Sunday, August 10, 2014

Future Hoop Garden, Jerky and the Ebola Virus

Store bought coop, inside a dog kennel, fenced  in with T-posts.
We started with a wooden store-bought chicken coop left on the property by the owners. Knowing that it wouldn't be big enough for five birds, I placed it inside of a large (4' x 10' x 5')  Lucky Dog Kennel.  After our pup Lucky almost killed four of them, I added an additional perimeter using T-posts and donated fencing.

"The Girls" are doing such a terrific job eating all the weeds and fertilizing the ground that I decided it was time to expand their living quarters. I spent a few hours today setting up a large area for a future set of His and Hers hoop gardens. Once the girls are done clearing the land and fertilizing, I'll start building the hoops.

Old coop is in far view, grassy area is all the new area.
Using free fencing from a friend and 15 t-posts, I walked out a 10 x 15 foot area and went to work. I used left over electric fence wire, cut into six inch sections, to tie the fence to the posts. I had enough fencing to cover the whole area with a little left over.

I recently acquired five more chicks and they have lived out the first three months in our laundry room. I kept them in a portable dog kennel (actually, a cardboard box WITHIN a dog kennel) and changed the cardboard frequently. Once they were a few months old, I carried the kennel outside and placed it into the chicken coop. I figured this gave the older gals a chance to meet the new gals without any chance of harm. After a week or so outside, I let them out of the cage and watched the show. Lots of bumping and shoving with minimal pecking. Then I removed the small dog kennel from the chicken coop and brought it back inside.

Found these in the backyard today. Anybody know what they are?
This worked so well to transition new chicks into the group that I think I'll start using this method to bring in more chicks. Since we've been using the eggs for homemade noodle soup AND scrambled eggs for breakfast, we still don't quite get enough for daily use. Of the original five, only four are layers and SOMEBODY doesn't lay every day. Out of four chickens, we usually get three eggs a day. Rarely do we get four but it does happen. I'm told this is fairly normal. Remember, this is the farthest we've gotten with chickens. Before our move North, our German Shepard killed all five of our chickens before they could lay.

Dehydrator: gutted, cleaned and working like new.
Anyway, I got a lot more done today: took apart our jerky dehydrator and cleaned it out to make a fresh batch of jerky. I took pictures for a future post on how to clean it out; I made my usual noodles that go in my homemade noodle soup but cut them larger and am experimenting with making lasagna noodles. Wifey will be baking my first ever completely homemade lasagna tomorrow. I took "how to" pictures of that too.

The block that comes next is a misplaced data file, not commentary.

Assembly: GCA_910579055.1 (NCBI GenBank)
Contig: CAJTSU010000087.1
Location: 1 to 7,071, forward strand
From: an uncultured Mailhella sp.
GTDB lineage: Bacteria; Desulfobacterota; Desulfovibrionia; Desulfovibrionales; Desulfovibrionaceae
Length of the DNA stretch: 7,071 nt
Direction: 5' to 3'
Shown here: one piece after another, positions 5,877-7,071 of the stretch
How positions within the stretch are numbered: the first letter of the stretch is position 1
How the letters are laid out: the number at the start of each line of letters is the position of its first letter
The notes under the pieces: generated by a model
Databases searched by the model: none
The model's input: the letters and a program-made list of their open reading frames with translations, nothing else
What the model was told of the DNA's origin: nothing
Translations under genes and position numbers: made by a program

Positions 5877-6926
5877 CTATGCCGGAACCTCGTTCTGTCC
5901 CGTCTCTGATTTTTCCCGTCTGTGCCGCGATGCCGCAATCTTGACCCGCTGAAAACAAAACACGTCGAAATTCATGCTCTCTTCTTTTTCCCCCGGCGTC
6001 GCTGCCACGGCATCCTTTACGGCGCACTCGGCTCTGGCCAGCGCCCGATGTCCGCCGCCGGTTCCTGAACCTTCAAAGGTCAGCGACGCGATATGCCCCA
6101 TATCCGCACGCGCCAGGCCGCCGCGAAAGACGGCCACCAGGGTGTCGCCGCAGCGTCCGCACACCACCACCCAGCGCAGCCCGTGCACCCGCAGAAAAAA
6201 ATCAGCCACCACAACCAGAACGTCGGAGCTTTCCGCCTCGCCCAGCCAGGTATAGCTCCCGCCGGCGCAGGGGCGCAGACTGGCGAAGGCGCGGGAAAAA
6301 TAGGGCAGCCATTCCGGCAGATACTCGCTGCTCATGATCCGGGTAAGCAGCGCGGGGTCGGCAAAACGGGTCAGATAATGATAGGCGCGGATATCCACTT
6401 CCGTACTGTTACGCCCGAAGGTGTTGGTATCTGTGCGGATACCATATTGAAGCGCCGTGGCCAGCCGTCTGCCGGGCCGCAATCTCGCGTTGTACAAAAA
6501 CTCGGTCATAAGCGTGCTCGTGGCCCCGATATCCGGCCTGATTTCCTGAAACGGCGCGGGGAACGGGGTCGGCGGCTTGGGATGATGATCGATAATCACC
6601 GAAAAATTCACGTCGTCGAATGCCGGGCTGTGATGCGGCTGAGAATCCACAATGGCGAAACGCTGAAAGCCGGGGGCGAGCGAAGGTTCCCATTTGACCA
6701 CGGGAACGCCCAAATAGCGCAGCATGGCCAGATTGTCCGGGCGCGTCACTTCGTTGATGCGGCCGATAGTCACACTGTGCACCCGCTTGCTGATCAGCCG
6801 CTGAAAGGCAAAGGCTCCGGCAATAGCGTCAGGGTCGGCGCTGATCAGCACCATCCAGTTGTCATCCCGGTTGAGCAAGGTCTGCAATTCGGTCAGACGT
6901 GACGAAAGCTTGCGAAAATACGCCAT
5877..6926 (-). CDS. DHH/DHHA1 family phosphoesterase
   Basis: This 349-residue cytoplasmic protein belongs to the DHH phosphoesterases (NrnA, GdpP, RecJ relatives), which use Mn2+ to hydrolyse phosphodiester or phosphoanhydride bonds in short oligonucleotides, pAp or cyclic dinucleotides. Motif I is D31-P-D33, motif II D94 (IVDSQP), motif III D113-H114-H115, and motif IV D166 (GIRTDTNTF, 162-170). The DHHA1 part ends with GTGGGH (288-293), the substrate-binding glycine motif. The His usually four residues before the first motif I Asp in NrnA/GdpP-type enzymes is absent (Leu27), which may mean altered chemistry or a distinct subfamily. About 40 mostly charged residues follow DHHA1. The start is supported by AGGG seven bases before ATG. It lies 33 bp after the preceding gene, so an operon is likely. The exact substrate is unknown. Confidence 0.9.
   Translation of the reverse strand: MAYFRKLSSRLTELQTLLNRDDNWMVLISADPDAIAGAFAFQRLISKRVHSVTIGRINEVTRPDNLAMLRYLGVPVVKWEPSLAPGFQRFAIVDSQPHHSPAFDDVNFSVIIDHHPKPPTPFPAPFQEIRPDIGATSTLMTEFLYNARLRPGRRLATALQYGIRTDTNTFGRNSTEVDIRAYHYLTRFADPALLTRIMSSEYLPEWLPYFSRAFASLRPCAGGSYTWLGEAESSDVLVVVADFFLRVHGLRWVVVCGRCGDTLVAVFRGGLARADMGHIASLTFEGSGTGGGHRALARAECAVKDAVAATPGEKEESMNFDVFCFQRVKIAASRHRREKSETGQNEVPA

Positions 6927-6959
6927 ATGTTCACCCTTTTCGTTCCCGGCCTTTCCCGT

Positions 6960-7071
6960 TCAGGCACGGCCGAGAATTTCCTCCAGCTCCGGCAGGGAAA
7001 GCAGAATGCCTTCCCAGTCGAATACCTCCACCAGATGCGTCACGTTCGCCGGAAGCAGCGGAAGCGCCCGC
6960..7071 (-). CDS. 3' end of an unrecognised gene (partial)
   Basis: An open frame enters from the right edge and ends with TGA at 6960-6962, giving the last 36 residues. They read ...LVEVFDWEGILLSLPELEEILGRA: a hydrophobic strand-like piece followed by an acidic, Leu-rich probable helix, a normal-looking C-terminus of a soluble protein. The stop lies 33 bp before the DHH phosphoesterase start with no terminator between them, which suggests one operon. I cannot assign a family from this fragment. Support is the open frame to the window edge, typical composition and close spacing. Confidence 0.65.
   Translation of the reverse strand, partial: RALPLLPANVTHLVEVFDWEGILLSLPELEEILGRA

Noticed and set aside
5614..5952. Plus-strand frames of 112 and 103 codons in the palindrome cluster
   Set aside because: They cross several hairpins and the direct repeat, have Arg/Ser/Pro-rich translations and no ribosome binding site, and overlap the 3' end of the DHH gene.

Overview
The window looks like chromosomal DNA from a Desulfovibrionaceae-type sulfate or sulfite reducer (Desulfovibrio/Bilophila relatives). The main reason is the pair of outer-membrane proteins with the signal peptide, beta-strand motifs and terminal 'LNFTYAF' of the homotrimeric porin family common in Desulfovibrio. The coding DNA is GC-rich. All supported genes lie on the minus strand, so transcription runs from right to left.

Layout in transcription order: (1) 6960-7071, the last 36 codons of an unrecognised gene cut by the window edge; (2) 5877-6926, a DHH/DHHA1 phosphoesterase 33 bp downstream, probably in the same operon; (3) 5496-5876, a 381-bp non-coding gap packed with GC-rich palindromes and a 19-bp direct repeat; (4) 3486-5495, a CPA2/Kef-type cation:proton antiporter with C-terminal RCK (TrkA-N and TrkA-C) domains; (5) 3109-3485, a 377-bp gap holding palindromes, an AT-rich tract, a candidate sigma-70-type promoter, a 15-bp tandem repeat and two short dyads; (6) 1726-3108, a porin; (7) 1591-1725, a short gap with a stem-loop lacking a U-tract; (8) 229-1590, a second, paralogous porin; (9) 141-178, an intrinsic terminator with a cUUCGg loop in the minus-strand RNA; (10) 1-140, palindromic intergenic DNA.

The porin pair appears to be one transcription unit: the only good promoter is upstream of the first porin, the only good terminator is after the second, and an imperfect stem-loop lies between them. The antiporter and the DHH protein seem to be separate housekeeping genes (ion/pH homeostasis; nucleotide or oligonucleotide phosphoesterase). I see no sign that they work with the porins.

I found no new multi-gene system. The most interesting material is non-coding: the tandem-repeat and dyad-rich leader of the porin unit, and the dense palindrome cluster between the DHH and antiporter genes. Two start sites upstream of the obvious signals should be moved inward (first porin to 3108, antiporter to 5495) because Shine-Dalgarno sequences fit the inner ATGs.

Lastly, a good friend of mine visited us tonight who works closely with the CDC. He is some type of scientist/pathologist/microbiologist guy who was a good contact for discussing the ebola virus. I pumped him for any news of the development or spread of the ebola virus and he confirmed that his big-wig boss had been in contact with the CDC regarding the ebola outbreak AND they had several departmental meetings about it. I can tell you more about that in another post but can tell you he's is NOT at a high level of alert...yet. We will be discussing the potential need for setting a community meeting with like-minded individuals to discuss the "what if's" and how to prepare for an ebola outbreak.

Take Care,



  1. The laying issue might be a feed issue, as I have learned if they aren't getting enough of the 'important' vitamins/minerals for laying some won't lay for you.

  2. Laying eggs daily depends upon:
    -breed (make sure it's an egg producer) (I have buffs and some of them don't lay everyday and they tend to get broody which stops egg production)

    -age (older chickens lay less often, usually up to 2-3yrs old they are most efficient, unless they are molting)

    Summer is the highest volume of egg producing because of light. You might want to consider putting a light in your henhouse to increase egg production in winter.
    Also, as Rivenfae mentioned, feed. Chickens need protein and calcium.
    You don't think to feed meat to birds, but have requirements just like people, especially if you expect them to do some serious calorie burning in producing (and not just existing).
    Before big-ag people fed alfalfa and milk (waste milk) to birds for this.
    My chickens get scraps from dinner. Which sometimes doesnt' amount to much. But if I make a pot roast or anything that leaves the fat in the broth I feed this to them. They aren't fussy, they have like 2 taste buds and are extremely tolerant of spoiled and moldy food. Just don't feed poultry to poultry because that's just wrong and why we have prion diseases. Black oil sunflower is also a source of protein.

  3. Too bad this blog has become so infrequent. OrangeJeepDad must have lost interest.

    1. thanks for the reminder. I think about blogging daily I just haven't found the time recently with all this going on. Perhaps what you're encouraging me to do is write smaller more frequent posts? That's not a bad idea.


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